• 47 percent of retail leaders believe that keeping up with, meeting and understanding the changing consumer is the key strategic priority (OMG! That number should have been 100 percent.  These young consumers are driving everything, and if you don’t understand and change to serve up what they want, they will drive you right out of business.)
  • 18 percent believe focusing on and differentiating the customer value proposition is the most important factor (OMG again. Right after understanding the consumer, there should be 100 percent agreement that the value proposition should shift accordingly. Am I missing something here?)
  • A further 18 percent believe that identifying and attracting the right leadership, skills and culture to drive successful transformation is a top priority (Again, am I also missing something here?)

My point in expressing surprise and criticism of these rankings is that there is not enough time to address these priorities sequentially, or even according to their ranking. They must be addressed simultaneously with 100 percent effort behind each and every one. Accordingly, I would strongly suggest to all of those companies participating in this study that they reboot their priorities, and put them all at the top of the list.

The study concludes with what it called the Five DNA Blocks of Transformation.

  1. Meeting changing consumer needs and behaviors.
  2. Differentiating the value proposition.
  3. Responding to the increasingly competitive environment and new entrants.
  4. Identifying and developing the right leadership skills and culture.
  5. Increasing market reach globally.

Plus, the Five DNA Operational Capabilities

  1. Developing digital and technological capabilities.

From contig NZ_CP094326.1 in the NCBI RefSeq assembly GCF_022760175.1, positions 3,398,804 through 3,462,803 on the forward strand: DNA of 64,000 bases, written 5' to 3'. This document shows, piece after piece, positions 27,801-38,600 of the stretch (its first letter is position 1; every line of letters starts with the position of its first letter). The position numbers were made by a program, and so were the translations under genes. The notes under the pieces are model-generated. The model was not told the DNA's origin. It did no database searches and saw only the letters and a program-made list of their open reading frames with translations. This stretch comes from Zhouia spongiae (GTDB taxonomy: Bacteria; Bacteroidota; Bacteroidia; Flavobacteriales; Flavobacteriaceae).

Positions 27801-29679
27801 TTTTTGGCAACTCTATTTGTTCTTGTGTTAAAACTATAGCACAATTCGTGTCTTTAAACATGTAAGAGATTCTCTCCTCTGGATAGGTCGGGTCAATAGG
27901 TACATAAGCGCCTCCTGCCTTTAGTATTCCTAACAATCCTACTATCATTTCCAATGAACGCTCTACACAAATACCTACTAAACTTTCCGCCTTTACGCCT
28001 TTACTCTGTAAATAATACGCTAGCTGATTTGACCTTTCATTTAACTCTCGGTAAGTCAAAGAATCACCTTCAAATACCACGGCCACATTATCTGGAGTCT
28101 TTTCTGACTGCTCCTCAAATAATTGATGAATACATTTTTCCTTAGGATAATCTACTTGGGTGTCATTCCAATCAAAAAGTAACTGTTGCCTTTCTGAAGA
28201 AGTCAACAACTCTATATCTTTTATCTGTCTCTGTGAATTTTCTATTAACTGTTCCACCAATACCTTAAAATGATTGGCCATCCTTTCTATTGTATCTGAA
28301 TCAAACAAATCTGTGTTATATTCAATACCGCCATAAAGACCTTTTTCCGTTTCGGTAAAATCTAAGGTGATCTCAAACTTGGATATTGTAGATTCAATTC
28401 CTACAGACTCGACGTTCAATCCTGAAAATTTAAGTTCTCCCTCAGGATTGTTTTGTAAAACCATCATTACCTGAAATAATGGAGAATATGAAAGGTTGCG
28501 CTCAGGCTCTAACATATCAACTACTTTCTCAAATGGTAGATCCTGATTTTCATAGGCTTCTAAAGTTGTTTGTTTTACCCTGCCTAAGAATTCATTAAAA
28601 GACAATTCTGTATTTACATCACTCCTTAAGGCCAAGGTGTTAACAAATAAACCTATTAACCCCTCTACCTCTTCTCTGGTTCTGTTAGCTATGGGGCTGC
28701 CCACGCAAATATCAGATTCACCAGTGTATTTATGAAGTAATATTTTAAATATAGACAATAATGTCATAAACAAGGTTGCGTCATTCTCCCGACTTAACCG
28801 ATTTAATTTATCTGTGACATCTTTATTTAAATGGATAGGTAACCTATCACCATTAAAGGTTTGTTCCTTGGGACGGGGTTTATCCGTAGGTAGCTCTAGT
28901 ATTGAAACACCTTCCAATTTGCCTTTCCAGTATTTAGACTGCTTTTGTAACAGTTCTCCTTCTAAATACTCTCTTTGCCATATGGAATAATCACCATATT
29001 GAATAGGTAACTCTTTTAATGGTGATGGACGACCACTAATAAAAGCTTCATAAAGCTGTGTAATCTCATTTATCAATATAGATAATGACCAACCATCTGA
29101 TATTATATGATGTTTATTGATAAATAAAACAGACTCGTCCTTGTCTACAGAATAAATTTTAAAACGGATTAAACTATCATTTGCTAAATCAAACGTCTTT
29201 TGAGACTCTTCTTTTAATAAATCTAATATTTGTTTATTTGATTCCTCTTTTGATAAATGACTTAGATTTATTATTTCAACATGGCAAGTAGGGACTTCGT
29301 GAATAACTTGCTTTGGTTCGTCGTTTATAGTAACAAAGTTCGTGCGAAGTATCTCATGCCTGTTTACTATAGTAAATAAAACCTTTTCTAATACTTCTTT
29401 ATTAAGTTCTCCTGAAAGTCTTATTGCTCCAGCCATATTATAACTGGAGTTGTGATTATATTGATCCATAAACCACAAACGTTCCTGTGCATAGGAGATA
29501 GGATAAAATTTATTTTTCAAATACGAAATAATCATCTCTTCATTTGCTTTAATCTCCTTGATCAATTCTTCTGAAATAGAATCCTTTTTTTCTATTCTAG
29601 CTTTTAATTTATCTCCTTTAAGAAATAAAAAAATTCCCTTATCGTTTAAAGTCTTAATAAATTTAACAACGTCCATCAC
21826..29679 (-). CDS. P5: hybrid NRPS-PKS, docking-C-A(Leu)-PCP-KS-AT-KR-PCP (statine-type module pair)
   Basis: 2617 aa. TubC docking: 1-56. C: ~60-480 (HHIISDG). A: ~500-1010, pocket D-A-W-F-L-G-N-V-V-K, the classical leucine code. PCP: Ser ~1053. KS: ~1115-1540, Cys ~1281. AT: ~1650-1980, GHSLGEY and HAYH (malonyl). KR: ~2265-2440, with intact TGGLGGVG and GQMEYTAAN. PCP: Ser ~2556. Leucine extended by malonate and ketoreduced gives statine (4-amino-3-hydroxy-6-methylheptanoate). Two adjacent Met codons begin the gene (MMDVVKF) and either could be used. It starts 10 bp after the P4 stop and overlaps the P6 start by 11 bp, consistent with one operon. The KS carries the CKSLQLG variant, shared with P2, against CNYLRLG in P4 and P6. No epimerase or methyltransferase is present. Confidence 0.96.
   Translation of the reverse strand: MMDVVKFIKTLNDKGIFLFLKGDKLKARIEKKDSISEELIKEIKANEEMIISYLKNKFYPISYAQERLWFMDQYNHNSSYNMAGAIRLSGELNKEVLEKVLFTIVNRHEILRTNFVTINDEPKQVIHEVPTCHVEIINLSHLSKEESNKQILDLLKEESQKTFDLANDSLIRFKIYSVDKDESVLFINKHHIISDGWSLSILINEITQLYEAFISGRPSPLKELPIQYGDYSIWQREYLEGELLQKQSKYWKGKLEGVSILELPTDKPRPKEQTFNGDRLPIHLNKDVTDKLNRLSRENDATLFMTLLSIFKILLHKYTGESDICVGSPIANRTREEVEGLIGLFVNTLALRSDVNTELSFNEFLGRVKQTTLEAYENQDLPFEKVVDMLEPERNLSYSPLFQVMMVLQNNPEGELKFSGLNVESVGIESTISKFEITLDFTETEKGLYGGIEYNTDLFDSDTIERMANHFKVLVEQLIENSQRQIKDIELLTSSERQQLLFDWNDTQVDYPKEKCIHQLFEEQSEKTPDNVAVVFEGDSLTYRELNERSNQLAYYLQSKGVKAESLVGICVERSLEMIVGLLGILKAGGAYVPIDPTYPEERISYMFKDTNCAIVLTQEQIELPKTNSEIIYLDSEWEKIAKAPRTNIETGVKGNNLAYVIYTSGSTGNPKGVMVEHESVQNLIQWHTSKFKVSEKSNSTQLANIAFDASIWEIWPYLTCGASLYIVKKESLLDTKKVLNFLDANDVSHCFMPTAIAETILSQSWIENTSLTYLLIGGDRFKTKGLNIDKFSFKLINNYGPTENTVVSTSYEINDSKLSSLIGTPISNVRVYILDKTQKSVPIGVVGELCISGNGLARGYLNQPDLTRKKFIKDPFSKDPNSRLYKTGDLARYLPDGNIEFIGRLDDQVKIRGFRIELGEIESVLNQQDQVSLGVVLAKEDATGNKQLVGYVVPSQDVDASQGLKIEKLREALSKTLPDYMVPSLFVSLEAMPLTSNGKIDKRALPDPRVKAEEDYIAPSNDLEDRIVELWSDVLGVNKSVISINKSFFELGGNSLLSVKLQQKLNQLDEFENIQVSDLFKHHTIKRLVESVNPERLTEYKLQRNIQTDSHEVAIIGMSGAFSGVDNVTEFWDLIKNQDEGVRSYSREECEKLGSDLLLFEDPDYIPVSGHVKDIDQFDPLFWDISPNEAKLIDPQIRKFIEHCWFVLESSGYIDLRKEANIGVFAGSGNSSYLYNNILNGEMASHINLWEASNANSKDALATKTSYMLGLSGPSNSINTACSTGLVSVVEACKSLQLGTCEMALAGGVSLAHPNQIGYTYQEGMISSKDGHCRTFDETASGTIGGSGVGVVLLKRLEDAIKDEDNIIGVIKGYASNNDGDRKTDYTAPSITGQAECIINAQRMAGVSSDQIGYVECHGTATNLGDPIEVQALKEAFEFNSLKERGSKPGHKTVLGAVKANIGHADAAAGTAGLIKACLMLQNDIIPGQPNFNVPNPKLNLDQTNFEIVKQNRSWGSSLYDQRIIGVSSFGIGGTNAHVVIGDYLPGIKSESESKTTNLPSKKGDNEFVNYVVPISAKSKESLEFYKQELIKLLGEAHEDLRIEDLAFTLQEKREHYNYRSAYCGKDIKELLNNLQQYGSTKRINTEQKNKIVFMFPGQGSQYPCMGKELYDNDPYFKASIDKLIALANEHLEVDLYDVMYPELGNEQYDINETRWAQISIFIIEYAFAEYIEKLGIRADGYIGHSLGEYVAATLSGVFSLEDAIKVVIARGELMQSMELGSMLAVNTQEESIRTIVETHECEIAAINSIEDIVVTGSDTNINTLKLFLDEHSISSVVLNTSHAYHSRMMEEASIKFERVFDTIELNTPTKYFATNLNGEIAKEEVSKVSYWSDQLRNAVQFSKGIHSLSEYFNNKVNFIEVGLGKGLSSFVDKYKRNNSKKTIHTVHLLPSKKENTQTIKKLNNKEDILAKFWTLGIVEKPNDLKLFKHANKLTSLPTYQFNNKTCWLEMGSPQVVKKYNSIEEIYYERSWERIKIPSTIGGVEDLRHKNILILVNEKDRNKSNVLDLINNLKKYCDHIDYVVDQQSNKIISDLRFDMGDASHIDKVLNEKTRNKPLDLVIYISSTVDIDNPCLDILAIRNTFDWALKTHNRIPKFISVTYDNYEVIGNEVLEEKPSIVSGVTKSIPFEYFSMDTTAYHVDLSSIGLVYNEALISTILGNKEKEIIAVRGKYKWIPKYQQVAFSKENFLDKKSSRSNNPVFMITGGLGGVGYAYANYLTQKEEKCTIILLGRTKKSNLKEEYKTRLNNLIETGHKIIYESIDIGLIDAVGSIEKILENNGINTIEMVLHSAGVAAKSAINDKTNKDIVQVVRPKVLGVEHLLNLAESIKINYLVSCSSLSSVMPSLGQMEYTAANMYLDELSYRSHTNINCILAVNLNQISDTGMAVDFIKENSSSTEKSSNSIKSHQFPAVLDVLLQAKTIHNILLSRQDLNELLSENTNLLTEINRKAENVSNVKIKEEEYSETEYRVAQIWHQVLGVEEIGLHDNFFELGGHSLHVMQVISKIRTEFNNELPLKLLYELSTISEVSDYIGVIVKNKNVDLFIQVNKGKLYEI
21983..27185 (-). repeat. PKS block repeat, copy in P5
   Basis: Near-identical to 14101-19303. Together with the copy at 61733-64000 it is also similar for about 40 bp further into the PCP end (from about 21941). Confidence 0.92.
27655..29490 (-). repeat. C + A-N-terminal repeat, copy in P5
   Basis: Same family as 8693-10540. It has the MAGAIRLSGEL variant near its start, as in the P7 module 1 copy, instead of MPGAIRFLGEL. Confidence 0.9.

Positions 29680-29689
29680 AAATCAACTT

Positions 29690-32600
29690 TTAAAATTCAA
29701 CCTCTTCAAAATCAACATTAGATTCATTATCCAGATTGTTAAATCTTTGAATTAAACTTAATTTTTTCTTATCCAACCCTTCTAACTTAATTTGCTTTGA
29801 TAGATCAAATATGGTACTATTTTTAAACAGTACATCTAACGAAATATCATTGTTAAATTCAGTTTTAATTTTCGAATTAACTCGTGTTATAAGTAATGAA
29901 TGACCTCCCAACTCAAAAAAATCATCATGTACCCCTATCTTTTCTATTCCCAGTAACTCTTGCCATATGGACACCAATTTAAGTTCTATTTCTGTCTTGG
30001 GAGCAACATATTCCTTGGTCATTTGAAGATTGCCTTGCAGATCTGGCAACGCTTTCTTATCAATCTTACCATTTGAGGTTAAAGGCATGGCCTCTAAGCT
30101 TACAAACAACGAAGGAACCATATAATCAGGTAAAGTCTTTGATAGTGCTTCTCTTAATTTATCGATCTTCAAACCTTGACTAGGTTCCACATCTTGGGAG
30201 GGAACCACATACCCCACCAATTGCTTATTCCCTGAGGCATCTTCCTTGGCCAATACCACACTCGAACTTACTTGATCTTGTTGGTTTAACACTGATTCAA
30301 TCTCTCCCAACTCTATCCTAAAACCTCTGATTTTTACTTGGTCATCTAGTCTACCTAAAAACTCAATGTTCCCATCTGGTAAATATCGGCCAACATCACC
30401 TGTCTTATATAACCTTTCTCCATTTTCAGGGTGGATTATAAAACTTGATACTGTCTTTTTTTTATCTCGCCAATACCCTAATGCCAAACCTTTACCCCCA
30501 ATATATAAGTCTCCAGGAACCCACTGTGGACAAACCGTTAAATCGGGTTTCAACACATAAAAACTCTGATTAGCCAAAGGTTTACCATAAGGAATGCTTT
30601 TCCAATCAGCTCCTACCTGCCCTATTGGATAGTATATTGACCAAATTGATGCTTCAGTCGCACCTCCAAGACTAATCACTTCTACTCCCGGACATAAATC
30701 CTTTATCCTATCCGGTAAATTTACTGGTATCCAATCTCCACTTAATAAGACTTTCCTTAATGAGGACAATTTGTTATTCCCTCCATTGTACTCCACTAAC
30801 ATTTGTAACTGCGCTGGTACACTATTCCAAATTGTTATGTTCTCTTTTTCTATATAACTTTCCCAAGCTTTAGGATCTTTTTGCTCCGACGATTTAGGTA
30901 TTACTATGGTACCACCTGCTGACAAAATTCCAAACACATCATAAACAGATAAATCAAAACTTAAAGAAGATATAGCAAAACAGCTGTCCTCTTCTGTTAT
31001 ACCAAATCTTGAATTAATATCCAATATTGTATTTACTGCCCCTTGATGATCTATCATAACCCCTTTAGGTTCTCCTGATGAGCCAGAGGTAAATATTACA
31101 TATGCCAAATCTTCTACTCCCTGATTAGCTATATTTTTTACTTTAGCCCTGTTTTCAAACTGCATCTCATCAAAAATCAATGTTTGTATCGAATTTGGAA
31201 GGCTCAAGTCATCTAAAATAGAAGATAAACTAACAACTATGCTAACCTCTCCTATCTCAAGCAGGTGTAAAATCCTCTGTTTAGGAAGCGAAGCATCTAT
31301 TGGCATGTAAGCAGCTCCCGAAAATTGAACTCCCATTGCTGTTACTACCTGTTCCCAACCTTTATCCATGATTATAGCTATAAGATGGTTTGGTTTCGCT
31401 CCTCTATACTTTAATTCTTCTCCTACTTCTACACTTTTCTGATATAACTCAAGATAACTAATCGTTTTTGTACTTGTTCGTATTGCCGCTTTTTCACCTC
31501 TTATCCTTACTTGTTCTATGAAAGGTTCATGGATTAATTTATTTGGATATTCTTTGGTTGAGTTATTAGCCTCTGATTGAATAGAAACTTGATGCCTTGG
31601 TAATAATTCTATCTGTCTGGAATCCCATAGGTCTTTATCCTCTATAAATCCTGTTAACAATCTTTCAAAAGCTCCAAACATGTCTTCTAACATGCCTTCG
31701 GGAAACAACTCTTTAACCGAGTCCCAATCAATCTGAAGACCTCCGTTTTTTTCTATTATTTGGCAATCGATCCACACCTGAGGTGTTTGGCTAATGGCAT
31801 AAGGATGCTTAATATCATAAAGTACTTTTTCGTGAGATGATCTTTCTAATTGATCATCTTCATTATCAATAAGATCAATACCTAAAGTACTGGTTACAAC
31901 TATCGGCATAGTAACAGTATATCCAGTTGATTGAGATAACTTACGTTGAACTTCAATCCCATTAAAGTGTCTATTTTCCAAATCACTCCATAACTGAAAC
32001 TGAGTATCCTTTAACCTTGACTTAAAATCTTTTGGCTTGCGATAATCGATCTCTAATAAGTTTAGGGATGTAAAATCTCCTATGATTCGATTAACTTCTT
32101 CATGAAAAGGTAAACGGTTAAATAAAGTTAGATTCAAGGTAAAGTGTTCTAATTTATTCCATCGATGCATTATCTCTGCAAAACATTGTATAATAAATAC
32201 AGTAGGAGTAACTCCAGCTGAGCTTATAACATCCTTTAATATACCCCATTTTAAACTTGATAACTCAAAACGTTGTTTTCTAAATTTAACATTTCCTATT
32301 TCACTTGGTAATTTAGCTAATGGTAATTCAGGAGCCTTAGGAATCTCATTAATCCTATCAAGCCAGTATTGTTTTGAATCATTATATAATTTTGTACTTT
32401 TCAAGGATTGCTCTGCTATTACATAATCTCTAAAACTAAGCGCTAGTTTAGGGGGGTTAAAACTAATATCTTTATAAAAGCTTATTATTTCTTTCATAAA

2. Optimizing proposition, range, price and promotions.
  3. Building brand strength.
  4. Optimizing and rationalizing channel/format portfolio.
  5. Leveraging data analytics strategically.

How could anyone argue against any of these strategic and operational imperatives? I just want to repeat that there is no time left for an orderly evolution. These must be a 100 percent all-in simultaneous revolution.

Personalization and Experience

The other two major themes that threaded throughout the three- day conversation, along with transformational urgency, were personalization and experience. These have also been ongoing central topics of many of my articles in The Robin Report. And every brick-and-mortar legacy retailer in attendance at WRC heard that these are two necessary requirements for success in the new world.

As I have so often said, the legacy retailers have the potential for enormous competitive advantage over the e-commerce pure players like Amazon and all of the Amazon wannabe startups. The advantage for the legacy guys is being able to operate on both physical and digital platforms, which has been proven to increase consumer spending by three to four times more than for retailers operating on only one platform.

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However, there is a paradox. While the legacy retailers may achieve that spending increase from many of their customers, the declining traffic and revenues across the sector would suggest they are losing more customers than can be offset by those whose spending has increased.

Once again, the logic of “why would a young millennial or Gen Z consumer take the time and effort to come to a big building overflowing with stuff, when they can digitally scan and buy in a nanosecond?” The simple answer is they are not.

So creating a personalized and compelling experience is the answer for how legacy retailers can reverse their “so-not-cool” image among young consumers; it might leverage their spend to five or six times more than shopping solely online.

The problem: closed loop back to the fact that time is the enemy. As the new and largest young consumer segment finds personalized and compelling experiences elsewhere, and as the retiring boomer segment downscales and buys less stuff, those legacy stores have an urgency to transform. And that is a massive understatement.

You may say “yada, yada, yada.” I say, let’s hear it one more time: Act now, or die.